This will eventually help project managers in the decision-making process for the project’s success.
Project Management vs. Task Management: Which one to choose and when?
Project management is a tool used to oversee projects through a more comprehensive lens, encompassing all the aspects of the project from planning to execution. Meanwhile, task management software handles and organizes the work on a smaller scale, ensuring members assigned to a task can focus on one task at a time.
The only difference that both have is their scope. To be honest, their benefits and features are most likely to intertwine with one another if you’re looking for project management or task management software.
There is a lot of project and task management software in the market, but one that does both will allow you to become more productive at all levels of the organization. One example of management software that handles projects and tasks effectively is Nifty.
Nifty is a one-stop app that unites teams, goals, and actions in one software. What Nifty does is it:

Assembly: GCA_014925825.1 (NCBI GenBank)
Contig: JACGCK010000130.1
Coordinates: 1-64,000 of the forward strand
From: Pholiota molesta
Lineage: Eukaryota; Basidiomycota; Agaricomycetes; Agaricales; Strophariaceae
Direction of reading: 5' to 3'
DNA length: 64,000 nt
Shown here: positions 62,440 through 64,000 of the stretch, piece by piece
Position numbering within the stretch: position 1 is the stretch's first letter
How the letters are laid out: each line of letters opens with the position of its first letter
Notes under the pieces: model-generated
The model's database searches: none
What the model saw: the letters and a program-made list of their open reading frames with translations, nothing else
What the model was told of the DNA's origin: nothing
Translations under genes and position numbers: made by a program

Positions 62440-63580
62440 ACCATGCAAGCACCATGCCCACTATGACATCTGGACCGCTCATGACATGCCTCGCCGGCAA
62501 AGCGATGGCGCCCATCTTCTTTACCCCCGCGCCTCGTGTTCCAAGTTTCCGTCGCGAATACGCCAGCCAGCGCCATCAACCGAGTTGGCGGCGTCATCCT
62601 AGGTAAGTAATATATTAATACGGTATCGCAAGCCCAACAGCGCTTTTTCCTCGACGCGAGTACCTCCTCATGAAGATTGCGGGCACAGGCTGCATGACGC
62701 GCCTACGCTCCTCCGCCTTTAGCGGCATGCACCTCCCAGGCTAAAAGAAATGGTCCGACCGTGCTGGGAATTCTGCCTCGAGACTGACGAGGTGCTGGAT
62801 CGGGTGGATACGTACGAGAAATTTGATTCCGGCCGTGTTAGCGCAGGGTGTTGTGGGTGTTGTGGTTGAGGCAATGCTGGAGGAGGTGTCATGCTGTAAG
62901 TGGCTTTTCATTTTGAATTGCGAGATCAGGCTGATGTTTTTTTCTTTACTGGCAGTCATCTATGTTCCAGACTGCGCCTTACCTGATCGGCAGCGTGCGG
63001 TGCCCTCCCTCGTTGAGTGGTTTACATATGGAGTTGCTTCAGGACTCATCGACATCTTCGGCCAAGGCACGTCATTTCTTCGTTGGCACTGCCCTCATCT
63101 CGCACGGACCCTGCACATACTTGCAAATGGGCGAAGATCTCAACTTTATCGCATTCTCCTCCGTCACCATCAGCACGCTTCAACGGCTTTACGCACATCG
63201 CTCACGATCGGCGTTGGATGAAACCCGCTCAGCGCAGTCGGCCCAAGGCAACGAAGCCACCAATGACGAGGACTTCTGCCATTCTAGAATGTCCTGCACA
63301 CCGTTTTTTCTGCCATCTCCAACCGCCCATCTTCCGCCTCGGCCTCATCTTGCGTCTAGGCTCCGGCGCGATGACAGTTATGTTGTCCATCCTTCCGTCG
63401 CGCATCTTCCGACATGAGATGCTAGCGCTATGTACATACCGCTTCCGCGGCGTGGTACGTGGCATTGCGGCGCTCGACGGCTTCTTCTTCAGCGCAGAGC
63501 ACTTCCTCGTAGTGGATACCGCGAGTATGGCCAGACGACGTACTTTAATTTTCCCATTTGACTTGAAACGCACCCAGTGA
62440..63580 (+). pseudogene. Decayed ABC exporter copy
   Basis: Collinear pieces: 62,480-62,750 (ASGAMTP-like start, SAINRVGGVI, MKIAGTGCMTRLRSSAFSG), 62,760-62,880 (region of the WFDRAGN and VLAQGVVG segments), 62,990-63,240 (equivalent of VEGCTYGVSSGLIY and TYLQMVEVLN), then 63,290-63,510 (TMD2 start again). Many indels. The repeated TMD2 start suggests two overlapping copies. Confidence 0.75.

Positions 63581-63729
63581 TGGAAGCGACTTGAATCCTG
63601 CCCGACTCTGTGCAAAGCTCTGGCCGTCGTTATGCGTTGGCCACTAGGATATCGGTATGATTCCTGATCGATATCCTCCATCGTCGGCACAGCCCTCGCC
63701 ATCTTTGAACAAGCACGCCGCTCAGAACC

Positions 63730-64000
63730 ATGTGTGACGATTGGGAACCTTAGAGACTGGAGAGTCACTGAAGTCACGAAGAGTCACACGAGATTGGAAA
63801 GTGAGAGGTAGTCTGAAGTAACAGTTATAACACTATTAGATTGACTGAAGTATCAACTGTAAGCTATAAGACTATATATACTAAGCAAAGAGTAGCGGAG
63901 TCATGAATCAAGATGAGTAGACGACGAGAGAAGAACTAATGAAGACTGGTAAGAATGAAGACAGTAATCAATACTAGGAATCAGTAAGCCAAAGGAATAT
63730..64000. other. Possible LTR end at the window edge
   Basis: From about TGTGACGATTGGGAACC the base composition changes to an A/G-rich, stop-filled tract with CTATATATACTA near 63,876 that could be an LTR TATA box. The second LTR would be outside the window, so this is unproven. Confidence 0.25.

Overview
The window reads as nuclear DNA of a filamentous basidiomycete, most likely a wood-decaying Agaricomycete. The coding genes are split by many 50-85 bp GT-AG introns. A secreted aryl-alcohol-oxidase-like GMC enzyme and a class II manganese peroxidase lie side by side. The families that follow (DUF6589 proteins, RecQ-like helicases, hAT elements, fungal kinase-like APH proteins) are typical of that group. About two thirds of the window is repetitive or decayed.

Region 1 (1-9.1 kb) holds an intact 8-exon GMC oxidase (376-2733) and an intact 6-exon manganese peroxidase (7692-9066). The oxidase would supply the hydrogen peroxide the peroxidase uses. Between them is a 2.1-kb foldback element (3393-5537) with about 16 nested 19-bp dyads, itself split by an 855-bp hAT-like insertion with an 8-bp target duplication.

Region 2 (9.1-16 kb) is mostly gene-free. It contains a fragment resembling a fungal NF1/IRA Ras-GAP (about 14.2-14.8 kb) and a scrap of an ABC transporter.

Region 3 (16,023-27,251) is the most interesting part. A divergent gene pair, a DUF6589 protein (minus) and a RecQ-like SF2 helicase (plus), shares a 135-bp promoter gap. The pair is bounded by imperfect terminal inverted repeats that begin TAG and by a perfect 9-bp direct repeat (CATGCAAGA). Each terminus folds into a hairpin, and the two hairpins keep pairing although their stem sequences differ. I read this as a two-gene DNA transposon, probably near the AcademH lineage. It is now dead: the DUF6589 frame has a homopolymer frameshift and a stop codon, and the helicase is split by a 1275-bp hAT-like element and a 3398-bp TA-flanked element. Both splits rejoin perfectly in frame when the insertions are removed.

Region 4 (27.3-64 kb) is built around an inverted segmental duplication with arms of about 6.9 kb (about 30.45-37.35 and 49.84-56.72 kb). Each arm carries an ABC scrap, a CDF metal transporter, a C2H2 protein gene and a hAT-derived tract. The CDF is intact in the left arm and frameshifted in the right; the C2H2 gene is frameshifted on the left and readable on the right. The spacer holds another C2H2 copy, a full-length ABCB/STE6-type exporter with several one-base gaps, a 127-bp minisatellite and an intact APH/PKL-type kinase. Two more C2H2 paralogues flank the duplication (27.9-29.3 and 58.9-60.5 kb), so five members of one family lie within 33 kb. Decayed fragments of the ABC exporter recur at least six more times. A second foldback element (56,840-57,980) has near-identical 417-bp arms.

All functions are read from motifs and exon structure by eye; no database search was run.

- Sets a visual timeline for your project goals as a whole and automates progress as tasks are completed.
- Creates a more practical task management tool by organizing, prioritizing, and tracking daily work and tasks through Kanban, Lists, Timeline, Calendar, and Swimlane views, whichever makes team members find it more easily.
- Allows collaboration and communication through chat and email in one platform, ensuring ideas and thoughts are pitched, and feedback is given and taken in an organized manner.
- Allows users to create documents and notes that are easily shareable and can even be integrated with Google docs.
- Shows automated progress status either by open project, task, or tag, allowing users to have a bird’s eye view of the whole project.